Buy-Sell AgreementsMay 28, 2018
Homestead Protection in Florida (Part 2 of 2) – Obtaining Homestead Protection In FloridaAugust 3, 2022
Many Floridians are aware of the legal concept of homestead protection in the State of Florida. Residents of Florida enjoy some of the most generous homestead protections in the United States. However, not all residents understand that Florida homestead actually encompasses three distinct areas of the law. Rooted in the Florida Constitution, the concept of homestead protection encompasses:
- protection in the form of an exemption from real property taxes;
- protection from forced sale by creditors; and
- restrictions on the transfer or devise of homestead property.
Each of these protections will be discussed in this article as well as how to obtain them and plan an estate around them.
Types of Homestead Protection
Homestead Protection From Property Taxes.
Article VII, Section 6 of the Florida Constitution allows for homestead protection from ad valorem real property taxes. The effect of this provision is to exempt the first $25,000 of property value for all purposes and also to exempt another $25,000 of value for homes worth up to $75,000 for all purposes but the property taxes calculated for schools. Thus, a home worth $100,000 would only be considered worth $75,000 for all property taxes and would be considered worth $50,000 for all property taxes except for schools. The Constitution also imposes a cap on the rate at which property values can increase for tax purposes. Currently, this cap stands at the lesser of 3% or the percent change in the consumer price index (the rate of inflation). Additional exemptions may be obtained under certain circumstances, including:
- A $500 exemption for widows and widowers;
- A $500 exemption for persons with disabilities;
- A $500 exemption for blind persons;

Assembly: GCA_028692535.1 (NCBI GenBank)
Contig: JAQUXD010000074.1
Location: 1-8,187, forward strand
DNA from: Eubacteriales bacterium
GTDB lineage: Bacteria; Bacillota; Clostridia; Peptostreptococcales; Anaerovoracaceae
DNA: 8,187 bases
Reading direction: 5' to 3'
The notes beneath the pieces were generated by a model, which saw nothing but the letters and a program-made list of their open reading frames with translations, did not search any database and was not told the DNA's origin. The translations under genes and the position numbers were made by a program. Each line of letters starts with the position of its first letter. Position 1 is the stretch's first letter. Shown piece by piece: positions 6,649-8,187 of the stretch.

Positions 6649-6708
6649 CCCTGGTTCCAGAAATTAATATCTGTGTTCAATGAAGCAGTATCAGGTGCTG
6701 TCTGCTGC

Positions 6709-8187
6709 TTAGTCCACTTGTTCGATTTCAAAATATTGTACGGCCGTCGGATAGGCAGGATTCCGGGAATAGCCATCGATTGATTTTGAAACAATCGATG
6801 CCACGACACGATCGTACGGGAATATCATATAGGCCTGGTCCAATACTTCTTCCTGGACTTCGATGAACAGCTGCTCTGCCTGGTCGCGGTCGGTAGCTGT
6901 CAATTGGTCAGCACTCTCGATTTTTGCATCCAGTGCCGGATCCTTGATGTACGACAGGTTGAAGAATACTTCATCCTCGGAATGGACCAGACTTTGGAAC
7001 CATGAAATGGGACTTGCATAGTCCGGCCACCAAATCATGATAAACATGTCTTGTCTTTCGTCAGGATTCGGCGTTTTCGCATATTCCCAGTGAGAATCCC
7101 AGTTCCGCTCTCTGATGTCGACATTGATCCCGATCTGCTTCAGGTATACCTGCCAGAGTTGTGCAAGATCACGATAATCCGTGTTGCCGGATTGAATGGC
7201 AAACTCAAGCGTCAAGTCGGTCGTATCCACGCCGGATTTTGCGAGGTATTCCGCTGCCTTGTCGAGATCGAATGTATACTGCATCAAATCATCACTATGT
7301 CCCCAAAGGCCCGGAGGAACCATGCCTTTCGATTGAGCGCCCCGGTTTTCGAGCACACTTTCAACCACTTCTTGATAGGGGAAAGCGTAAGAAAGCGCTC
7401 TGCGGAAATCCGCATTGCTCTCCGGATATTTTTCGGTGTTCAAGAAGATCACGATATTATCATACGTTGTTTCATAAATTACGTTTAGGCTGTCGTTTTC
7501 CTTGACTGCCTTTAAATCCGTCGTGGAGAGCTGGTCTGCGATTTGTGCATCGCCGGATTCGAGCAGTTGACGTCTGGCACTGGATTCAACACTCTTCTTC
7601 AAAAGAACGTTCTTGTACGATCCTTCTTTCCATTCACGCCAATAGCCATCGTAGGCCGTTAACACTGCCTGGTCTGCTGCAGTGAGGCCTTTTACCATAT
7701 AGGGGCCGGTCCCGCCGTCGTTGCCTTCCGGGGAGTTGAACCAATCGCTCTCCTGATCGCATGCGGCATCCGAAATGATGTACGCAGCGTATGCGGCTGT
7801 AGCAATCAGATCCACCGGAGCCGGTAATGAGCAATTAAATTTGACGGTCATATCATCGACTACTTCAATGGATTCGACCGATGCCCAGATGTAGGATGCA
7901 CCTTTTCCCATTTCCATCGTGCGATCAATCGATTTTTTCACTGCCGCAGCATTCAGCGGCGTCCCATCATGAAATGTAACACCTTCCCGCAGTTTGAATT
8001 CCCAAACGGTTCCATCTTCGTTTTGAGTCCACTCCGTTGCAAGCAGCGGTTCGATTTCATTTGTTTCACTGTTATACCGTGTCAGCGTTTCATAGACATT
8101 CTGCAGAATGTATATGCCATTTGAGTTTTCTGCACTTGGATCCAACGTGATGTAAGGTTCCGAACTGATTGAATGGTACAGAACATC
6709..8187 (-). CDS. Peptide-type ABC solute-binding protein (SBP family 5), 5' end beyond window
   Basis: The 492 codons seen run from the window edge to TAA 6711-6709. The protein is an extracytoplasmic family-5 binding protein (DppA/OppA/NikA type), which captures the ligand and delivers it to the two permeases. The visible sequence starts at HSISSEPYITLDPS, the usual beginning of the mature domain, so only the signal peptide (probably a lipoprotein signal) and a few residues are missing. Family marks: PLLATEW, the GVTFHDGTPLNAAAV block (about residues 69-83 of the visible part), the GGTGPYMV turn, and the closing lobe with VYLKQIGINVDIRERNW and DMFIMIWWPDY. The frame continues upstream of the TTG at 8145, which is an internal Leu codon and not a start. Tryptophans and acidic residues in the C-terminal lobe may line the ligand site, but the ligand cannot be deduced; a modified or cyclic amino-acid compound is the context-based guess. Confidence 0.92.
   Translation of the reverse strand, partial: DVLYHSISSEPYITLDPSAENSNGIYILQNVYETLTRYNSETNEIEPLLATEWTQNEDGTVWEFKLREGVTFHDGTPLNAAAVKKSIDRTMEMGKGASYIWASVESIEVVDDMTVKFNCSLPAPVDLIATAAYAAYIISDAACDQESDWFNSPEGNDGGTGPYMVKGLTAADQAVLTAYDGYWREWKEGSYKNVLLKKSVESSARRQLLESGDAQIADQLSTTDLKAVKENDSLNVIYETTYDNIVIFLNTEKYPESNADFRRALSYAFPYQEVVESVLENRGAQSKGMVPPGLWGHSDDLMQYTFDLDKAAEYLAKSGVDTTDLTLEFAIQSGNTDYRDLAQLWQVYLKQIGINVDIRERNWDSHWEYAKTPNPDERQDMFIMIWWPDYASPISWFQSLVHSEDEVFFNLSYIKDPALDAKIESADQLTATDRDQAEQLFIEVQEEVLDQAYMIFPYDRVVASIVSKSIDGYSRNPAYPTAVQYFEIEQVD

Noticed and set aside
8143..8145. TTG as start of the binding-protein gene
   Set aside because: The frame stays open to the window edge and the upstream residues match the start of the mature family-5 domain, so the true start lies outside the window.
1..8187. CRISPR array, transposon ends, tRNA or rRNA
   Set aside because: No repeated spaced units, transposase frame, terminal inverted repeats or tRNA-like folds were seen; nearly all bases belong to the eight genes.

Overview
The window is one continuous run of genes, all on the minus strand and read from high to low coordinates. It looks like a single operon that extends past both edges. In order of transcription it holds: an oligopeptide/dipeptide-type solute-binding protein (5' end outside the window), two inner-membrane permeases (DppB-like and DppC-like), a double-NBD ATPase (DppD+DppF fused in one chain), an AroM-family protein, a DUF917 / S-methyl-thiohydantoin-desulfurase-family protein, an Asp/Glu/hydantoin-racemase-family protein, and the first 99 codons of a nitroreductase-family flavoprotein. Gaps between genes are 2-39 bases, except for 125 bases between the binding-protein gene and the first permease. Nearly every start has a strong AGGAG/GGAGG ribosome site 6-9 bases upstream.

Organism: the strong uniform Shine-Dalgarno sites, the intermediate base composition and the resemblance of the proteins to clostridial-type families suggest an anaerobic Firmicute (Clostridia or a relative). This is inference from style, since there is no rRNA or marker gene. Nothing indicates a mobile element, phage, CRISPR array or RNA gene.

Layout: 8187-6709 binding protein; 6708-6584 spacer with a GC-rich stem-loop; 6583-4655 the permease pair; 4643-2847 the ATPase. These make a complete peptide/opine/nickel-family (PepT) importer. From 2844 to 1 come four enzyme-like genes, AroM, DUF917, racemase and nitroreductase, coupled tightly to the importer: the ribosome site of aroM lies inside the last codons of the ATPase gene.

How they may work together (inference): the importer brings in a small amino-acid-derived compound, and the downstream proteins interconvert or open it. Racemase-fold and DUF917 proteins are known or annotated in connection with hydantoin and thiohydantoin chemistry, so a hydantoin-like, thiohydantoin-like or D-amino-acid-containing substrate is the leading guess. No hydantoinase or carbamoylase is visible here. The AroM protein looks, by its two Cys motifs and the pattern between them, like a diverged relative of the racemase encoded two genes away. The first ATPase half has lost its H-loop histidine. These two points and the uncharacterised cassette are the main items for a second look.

- A total exemption for individuals with certain severe disabilities such as a quadriplegic, paraplegic, hemiplegic, or other totally and permanently disabled persons;
- A $50,000 exemption for persons 65 or older, depending on the county or municipality;
- Additional exemptions for veterans and deployed military.
A 2008 amendment allows for the portability of homestead protection for up to $500,000. Thus, Florida residents may transfer their homestead protection from taxes to a new home as long as they establish their new homestead within 2 years of leaving their previous homestead.
Homestead Protection From Forced Sale By Creditors.
Perhaps the most well-known aspect of Florida's Constitutional homestead protection is the Article X, Section 4(a) and 4(b) allowance for protection of the homestead from forced sale by creditors. Unlike many other states, Florida allows for the protection of an unlimited value of homestead property if certain conditions are met. Homestead protection from forced sale is created by satisfying the following requirements:
- The property must be owned by a "natural person;"
- The person claiming the exemption must be a Florida resident who establishes that he or she made, or intended to make, the real property his or her permanent "residence;"